June 29: Iron Rangers sound off

  • Article by: LARRY OAKES , Star Tribune
  • Updated: August 21, 2007 - 10:29 PM

Enraged over the health chief's handling of information about cancer deaths, they said apologies were not enough.

MOUNTAIN IRON, MINN. - Embattled Minnesota Health Commissioner Dianne Mandernach continued Thursday to try to atone for her suppression of information on cancer deaths related to taconite mining.

At an emotional public hearing here, she pledged to Iron Range miners and legislators that her department would exhaustively study both the industry's health risks and its own public information policies.

But when she then revealed that her plan for funding the studies was to continue to apply for federal grants, Democratic legislators erupted with fresh proclamations that the Republican commissioner and her department have lost all credibility.

Instead, they endorsed a proposal by Rep. Tom Rukavina, DFL-Virginia, to have the University of Minnesota lead the studies using state emergency funds.

"You have absolutely no idea whether you'll get those federal funds," Sen. David Tomassoni, DFL-Chisholm, said during the special joint legislative committee meeting. "I'm shocked. I cannot believe you didn't say that you intend to go to the governor and ask for a special session [of the Legislature]."

Two of the lawmakers said they've now given up trying to persuade Mandernach to resign, and they instead asked her to pledge to get the Health Department to cooperate with the university's School of Public Health. The school's dean, John Finnegan, attended the hearing and said the school is prepared to lead the studies.

Mandernach has been under fire since a June 17 Star Tribune story documented her yearlong suppression of research that revealed 35 new deaths of miners from mesothelioma, a lung cancer normally associated with asbestos.

Health officials have long known of a possible link between mines on the eastern Iron Range and what appeared to be an abnormally high number of deaths from lung ailments. But the 35 cases identified between 1997 and 2005 were twice as many as discovered in the previous nine-year period.

The hearing began with sometimes emotional testimony from Iron Range residents. "It's too late for us, but it isn't too late for our children and grandchildren to have a better life," said Mary Stodola of Hoyt Lakes, site of the former LTV taconite mine.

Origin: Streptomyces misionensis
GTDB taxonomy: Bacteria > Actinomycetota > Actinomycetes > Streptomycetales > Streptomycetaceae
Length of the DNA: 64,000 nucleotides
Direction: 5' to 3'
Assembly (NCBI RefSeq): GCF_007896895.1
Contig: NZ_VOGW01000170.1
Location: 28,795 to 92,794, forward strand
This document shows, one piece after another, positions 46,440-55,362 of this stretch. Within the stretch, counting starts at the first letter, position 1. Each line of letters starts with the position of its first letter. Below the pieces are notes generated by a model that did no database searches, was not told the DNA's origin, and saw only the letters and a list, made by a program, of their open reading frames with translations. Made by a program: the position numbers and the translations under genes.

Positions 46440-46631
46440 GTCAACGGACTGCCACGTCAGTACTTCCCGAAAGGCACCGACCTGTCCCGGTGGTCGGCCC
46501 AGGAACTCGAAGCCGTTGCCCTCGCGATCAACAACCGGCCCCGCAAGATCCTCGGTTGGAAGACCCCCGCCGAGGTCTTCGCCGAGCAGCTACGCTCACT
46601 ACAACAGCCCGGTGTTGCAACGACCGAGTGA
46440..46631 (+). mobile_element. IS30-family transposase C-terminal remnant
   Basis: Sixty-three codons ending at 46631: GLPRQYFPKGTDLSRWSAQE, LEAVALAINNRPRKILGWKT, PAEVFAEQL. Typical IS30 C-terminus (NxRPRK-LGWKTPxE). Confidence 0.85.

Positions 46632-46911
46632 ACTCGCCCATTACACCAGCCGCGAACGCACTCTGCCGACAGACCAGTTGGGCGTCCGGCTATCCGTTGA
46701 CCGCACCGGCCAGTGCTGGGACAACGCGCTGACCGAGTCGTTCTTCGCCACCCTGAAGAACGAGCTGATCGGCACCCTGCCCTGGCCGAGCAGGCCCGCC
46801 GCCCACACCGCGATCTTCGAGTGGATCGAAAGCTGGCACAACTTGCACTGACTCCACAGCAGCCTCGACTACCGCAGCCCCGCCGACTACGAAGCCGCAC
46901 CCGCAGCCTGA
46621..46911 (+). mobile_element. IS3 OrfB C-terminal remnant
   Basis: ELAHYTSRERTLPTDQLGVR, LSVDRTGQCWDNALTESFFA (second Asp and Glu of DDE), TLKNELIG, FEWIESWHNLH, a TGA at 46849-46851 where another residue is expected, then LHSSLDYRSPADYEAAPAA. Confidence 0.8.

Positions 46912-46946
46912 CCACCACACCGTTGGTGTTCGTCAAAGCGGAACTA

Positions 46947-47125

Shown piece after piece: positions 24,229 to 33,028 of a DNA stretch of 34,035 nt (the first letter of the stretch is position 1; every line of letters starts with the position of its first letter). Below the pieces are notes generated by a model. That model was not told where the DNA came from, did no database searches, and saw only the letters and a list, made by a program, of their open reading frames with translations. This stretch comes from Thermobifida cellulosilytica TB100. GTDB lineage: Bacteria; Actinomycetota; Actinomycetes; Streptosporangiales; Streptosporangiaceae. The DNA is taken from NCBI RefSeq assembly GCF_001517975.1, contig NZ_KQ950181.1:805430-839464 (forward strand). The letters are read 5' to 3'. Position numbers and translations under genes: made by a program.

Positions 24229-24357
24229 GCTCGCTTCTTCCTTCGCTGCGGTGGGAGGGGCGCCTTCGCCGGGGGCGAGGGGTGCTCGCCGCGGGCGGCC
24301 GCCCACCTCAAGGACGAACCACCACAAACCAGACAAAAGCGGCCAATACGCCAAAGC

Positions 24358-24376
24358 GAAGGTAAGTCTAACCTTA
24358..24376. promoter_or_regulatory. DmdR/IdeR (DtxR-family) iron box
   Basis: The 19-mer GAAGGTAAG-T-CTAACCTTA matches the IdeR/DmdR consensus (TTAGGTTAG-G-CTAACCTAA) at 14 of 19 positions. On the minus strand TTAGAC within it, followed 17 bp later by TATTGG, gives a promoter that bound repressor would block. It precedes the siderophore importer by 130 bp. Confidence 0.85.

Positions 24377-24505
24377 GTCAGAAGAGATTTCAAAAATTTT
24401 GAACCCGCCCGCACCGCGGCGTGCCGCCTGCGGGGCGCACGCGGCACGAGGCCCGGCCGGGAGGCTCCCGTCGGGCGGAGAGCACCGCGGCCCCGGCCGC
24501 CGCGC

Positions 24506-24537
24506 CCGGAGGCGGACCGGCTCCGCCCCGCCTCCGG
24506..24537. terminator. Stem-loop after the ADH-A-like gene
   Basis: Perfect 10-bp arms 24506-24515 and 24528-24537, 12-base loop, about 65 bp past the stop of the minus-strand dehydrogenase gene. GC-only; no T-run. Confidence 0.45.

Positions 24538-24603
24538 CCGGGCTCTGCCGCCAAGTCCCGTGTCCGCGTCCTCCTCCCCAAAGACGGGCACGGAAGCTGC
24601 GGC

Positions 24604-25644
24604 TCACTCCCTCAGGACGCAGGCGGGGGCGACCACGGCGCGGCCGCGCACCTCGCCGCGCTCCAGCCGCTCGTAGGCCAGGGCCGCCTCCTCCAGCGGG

Mandernach listened to similar testimony from several people before once again admitting that she was wrong to delay the data's release.

"I especially want to apologize to all of you," Mandernach said, standing to face about 175 audience members seated in rows of folding chairs. "It was a real mistake, and I truly regret it."

A miner in the front row responded loudly: "It's not acceptable!"

Mandernach replied evenly: "It's offered. That's all I can do."

She repeated her explanation given to earlier audiences, that she wanted to wait to release the data until her department had a concrete plan for proceeding with health risk studies and seeking federal funding. The Health Department announced the planned studies, and news of the 35 deaths, in March.

At Thursday's hearing, she said the department is "committed" to getting the new studies underway and end 30 years of uncertainly about whether taconite dust is contributing to the deaths.

But Rukavina responded that most Iron Range residents and many legislators can no longer trust the department to conduct the studies properly or even get the funds to do them. University officials assured him that exhaustive studies can be started now and completed in three to five years. Meanwhile, they said, officials can make recommendations on respirators and other methods of limiting miners' exposure to airborne particles.

He and several other legislators said the Health Department and the administration of Gov. Tim Pawlenty were irresponsible in not asking the Legislature to appropriate money while it was still in session. Rukavina said that with Pawlenty's support, emergency funds could be released now.

"We're not going to wait another year, Commissioner," Rukavina said. "We're going to go to the governor, and he better support us."

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